Welcome to the 35th issue of Runoff Rundown, the Center for Watershed Protection's quarterly electronic newsletter!
is filling up fast, so visit our Watershed Institute page, and register!
Registration is open
for the 2009 Watershed Institute!
the CWP staff in Columbia, South Carolina for an intensive, interesting, and
interactive four-day learning experience specifically designed to help
watershed professionals learn to:
- Utilize field and desktop methods
to complete a watershed plan from beginning to end
- Interpret real data and
integrate findings into a watershed plan
- Apply practical methods in
watershed professions, including specific project investigations, such as
urban forestry and wetland assessments
September 22-25, 2009
Clarion Hotel Downtown
had some recent staff changes, welcoming new staff and saying a sad farewell as
other staff move on to new opportunities.
Tiffany Wright, former Watershed Analyst and
manual killer, is now restoring watersheds in the City of Bowie, Maryland as the
City's Watershed Manager. New mom, Lauren Lasher,
is a full time mother to her beautiful twins, Caleb and Madeleine. Native Chicagoan, Mike Novotney, is
headed back to the windy city to spread the watershed message as a Project
Manager at Baxter & Woodman Consulting Engineers.
Best of luck
pleased to announce three new additions to our staff, a watershed manager,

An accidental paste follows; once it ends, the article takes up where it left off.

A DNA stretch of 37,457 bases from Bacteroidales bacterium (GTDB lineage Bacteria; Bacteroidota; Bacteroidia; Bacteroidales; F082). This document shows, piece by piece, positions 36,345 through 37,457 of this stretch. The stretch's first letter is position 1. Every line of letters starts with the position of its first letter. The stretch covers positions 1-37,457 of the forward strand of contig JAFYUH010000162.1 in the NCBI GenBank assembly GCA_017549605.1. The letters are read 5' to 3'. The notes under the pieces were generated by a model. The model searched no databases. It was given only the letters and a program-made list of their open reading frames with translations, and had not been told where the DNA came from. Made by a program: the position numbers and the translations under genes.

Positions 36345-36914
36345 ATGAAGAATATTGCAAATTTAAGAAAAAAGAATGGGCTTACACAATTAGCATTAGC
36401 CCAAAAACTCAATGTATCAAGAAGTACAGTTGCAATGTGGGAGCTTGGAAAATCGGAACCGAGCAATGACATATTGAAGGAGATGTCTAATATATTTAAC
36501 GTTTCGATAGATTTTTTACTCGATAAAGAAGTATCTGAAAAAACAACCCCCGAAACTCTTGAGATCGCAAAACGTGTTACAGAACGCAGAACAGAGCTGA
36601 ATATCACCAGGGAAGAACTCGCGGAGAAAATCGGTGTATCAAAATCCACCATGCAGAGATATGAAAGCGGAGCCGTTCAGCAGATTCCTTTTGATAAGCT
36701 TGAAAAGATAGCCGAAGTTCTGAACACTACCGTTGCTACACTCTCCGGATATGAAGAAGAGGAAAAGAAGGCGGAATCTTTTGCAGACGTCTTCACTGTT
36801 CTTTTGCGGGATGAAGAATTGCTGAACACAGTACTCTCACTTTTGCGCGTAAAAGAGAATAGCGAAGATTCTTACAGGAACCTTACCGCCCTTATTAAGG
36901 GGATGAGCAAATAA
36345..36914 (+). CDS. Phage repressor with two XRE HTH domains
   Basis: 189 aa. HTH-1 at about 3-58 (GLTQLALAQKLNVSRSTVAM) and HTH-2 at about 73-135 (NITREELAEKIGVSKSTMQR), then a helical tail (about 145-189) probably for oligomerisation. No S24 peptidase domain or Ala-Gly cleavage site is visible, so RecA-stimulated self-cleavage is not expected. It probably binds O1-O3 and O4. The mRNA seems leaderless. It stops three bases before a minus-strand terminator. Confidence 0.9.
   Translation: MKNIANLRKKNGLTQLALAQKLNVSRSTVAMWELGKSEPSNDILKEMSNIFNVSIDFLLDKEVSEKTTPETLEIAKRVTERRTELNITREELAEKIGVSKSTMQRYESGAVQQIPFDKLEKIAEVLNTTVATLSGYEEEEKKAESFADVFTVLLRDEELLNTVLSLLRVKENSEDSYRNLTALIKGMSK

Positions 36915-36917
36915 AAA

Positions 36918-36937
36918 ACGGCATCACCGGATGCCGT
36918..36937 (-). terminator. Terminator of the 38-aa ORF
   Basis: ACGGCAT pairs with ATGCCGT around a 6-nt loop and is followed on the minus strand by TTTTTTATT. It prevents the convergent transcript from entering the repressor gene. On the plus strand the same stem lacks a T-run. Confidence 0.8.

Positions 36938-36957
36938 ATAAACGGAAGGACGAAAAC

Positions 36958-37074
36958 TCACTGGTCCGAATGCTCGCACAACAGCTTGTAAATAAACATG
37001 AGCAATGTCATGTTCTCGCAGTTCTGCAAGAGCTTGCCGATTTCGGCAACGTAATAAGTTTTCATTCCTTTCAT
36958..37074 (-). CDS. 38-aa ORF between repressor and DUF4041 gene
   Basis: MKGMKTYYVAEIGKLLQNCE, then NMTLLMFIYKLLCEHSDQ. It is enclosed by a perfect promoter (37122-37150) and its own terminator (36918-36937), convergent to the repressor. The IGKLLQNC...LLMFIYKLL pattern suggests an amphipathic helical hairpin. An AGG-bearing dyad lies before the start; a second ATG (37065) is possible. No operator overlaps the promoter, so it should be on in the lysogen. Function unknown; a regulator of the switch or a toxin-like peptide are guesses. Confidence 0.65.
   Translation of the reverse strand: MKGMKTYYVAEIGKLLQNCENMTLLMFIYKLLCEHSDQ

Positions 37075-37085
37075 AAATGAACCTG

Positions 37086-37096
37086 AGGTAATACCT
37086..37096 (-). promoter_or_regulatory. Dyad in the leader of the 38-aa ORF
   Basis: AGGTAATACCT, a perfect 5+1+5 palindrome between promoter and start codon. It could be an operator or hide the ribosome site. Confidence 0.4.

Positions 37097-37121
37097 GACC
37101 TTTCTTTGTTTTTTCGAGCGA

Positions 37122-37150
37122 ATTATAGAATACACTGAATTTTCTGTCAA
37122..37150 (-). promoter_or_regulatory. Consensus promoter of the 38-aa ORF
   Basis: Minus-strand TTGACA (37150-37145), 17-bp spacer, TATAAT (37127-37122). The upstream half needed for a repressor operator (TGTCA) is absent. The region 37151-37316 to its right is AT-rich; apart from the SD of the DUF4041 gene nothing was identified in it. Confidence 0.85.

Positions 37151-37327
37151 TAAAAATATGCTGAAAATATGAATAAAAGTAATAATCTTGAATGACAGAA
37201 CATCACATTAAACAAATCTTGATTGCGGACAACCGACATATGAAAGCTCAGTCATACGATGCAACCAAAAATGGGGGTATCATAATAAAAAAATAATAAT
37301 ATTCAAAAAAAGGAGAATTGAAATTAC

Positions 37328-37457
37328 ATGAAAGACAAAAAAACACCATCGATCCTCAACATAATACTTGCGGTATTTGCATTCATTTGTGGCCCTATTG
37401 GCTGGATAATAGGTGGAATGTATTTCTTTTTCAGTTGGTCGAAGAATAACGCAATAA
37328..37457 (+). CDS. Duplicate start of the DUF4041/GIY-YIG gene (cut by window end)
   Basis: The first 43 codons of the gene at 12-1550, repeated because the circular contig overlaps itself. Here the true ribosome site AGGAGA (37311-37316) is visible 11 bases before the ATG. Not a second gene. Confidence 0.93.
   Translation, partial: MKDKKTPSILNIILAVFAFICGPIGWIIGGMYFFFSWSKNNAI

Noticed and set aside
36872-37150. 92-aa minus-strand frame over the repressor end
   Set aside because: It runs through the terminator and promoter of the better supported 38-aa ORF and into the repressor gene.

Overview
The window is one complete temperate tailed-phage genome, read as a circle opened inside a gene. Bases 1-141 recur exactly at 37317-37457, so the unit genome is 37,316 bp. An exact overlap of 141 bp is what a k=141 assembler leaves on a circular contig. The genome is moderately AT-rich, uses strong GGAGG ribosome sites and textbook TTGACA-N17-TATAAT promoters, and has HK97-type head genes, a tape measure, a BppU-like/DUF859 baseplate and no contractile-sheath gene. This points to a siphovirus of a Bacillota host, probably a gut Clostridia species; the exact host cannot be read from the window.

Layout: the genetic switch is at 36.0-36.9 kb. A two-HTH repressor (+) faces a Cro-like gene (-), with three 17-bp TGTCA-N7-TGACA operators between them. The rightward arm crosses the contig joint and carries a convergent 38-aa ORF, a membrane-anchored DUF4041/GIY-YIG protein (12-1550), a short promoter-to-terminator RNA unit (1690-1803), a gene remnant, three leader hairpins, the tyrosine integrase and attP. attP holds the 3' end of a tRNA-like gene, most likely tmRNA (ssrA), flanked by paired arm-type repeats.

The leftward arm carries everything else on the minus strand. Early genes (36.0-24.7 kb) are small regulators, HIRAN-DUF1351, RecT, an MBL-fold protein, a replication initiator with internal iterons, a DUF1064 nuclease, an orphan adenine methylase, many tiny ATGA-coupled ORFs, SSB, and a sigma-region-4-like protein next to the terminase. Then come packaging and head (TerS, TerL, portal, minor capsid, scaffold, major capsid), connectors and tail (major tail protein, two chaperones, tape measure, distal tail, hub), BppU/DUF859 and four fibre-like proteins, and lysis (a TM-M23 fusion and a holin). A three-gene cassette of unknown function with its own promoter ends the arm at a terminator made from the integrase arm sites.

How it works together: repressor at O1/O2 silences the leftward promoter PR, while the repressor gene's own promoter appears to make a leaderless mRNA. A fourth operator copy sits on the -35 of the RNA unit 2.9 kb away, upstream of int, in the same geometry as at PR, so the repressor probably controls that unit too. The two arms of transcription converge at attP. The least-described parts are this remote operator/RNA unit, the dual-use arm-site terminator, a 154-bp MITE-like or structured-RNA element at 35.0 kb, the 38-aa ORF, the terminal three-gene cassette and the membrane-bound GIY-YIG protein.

watershed technician and a summer intern.
Seipp, our new Watershed Manager, knows how to get restoration
projects implemented, based on his experience while working with the Potomac
has a Bachelor of Science in Forest Resource Management from Virginia
joined the Center as a Watershed Technician after a very productive internship
with the Center this past Spring. Cecilia has a Bachelor of Science in Geography
and Environmental Systems from the University of Maryland Baltimore County.
Intern, Hyunjin Kim, knows a raster
from a vector file. She is working
towards her 2nd Masters in GIS at the University of Maryland
Something Borrowed, Something Blue...
to Water Resources Engineer Kelly Collins on her recent nuptials to Nick
It's a Girl!
Executive Director Hye Yeong Kwon
and family on her second daughter, Isabelle, born May 19, 2009.
Flexing the Infiltration Muscle:
What's the Role of ET?
With the previous edition of Runoff
Rundown, we introduced the "Runoff Ramblings" series as a way to stimulate
thought in the watershed and stormwater community and get some feedback from